Rob Bell is back. After his wildly popular debut, VELVET ELVIS, Bell tackled the unmentionables in SEX GOD. Now he’s issued a manifesto in his latest book, JESUS WANTS TO SAVE CHRISTIANS. Written with Don Golden, it claims to be a book of theology or the story of God, and it fulfills this promise by putting some of Bell’s take on God on display in an engaging way.
The book begins by proposing that we read Scripture in such a way that Exodus (the second book of the Torah) is understood as the beginning. While Bell does not suggest this to ignore or discount Genesis, he proposes that the biblical story is one of exodus for the oppressed. Then he leads readers through a historical and geographical journey of God’s people from Egypt to Sinai to Jerusalem to Babylon, drawing rich comparisons between ancient days and practices and today. Along the way, he reminds readers that what happened in the Bible is not just something describing people long ago, but people today --- yes, even us. If a polite dinner conversation is supposed to skirt issues like religion and politics, then Bell clearly missed the memo. He dives into both --- tackling issues of the modern church, politics and the unhealthy behavior that accompanies living in a nation that has been given so much.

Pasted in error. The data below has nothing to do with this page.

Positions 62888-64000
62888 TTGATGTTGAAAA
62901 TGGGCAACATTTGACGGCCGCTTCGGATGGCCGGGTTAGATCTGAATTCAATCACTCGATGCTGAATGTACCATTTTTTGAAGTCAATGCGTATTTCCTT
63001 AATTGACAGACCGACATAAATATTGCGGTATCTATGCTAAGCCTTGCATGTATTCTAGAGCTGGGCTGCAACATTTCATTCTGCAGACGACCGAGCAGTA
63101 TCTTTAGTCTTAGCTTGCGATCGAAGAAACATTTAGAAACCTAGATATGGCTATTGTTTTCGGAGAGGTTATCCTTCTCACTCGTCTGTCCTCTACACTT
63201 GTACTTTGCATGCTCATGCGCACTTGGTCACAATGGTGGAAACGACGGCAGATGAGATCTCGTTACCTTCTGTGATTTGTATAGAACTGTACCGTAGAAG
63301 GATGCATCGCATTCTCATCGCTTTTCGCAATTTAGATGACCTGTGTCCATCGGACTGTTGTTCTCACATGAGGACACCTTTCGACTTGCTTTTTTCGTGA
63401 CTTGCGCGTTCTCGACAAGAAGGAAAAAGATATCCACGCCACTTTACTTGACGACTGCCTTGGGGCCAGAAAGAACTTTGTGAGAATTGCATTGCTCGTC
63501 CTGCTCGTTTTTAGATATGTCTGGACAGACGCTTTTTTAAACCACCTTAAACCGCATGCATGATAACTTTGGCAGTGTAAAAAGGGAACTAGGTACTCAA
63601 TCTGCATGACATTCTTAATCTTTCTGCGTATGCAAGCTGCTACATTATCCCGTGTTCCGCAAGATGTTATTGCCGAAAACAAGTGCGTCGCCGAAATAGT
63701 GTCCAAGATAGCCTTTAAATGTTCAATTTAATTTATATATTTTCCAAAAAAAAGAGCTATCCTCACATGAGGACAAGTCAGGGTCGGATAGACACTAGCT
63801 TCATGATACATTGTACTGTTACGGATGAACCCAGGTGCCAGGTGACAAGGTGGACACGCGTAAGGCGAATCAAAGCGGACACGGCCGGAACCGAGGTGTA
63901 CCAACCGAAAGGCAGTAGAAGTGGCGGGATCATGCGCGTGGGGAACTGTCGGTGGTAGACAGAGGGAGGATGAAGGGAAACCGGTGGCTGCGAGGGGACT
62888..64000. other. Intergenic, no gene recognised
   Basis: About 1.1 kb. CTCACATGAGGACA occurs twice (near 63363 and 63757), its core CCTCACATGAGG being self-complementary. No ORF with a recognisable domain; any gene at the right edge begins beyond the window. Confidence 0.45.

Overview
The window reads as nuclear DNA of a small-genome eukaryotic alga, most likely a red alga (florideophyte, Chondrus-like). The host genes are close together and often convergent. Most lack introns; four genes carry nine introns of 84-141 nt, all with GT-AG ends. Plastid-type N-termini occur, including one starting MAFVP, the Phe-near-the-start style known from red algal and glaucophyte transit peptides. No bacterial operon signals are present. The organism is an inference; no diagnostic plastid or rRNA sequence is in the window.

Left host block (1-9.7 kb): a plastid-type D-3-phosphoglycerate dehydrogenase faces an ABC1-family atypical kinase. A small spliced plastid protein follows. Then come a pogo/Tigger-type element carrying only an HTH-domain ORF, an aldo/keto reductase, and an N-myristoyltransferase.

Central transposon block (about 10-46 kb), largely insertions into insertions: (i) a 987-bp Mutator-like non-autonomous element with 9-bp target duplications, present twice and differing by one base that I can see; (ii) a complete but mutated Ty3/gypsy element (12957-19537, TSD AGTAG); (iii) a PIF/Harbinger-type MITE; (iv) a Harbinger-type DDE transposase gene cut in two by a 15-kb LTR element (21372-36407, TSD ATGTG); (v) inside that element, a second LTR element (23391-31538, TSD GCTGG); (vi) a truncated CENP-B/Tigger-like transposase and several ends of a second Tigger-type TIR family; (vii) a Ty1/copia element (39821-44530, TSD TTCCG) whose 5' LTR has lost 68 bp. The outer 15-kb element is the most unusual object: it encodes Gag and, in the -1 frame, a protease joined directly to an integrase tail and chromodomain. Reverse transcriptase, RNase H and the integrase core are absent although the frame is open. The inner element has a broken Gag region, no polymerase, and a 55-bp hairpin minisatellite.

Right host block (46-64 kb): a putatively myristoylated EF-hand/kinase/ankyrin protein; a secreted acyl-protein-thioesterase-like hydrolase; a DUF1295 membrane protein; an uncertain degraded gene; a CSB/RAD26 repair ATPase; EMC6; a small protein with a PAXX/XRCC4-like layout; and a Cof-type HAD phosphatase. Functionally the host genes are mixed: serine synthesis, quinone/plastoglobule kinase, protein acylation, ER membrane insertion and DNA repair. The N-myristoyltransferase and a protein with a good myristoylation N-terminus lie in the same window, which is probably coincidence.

Bell addresses all kinds of issues, from oil dependence to stockpiling wealth to the number of people on anti-depressants. Clearly, something is amiss in our society and culture, and its presence can be found in the church as well. But the standout chapter is actually the final one, “Blood on the Doorposts of the Universe,” in which Bell weaves together the themes of the book and invites the church to walk in its fullness. Circling the idea of Eucharist, he shows how followers of Jesus are meant to bring the presence of Christ into the world.
The book’s weakness is its length and layout. Bell has always been the leader of the pack when it comes to the one-word paragraph.
But he’s fallen prey to an unappealing habit in his latest book.
and drag it
leaving readers to feel they’re
Like a boy who found a new favorite toy and it’s the only one he wants to play with, Bell uses this haphazard literary device so many times throughout the book that it becomes exhausting to this reader.
Despite this weakness, JESUS WANTS TO SAVE CHRISTIANS is a great discussion starter that undoubtedly will lead to many healthy conversations as well as confirm the outward focus that is stirring throughout the church today.
Reviewed by Margaret Oines on November 13, 2011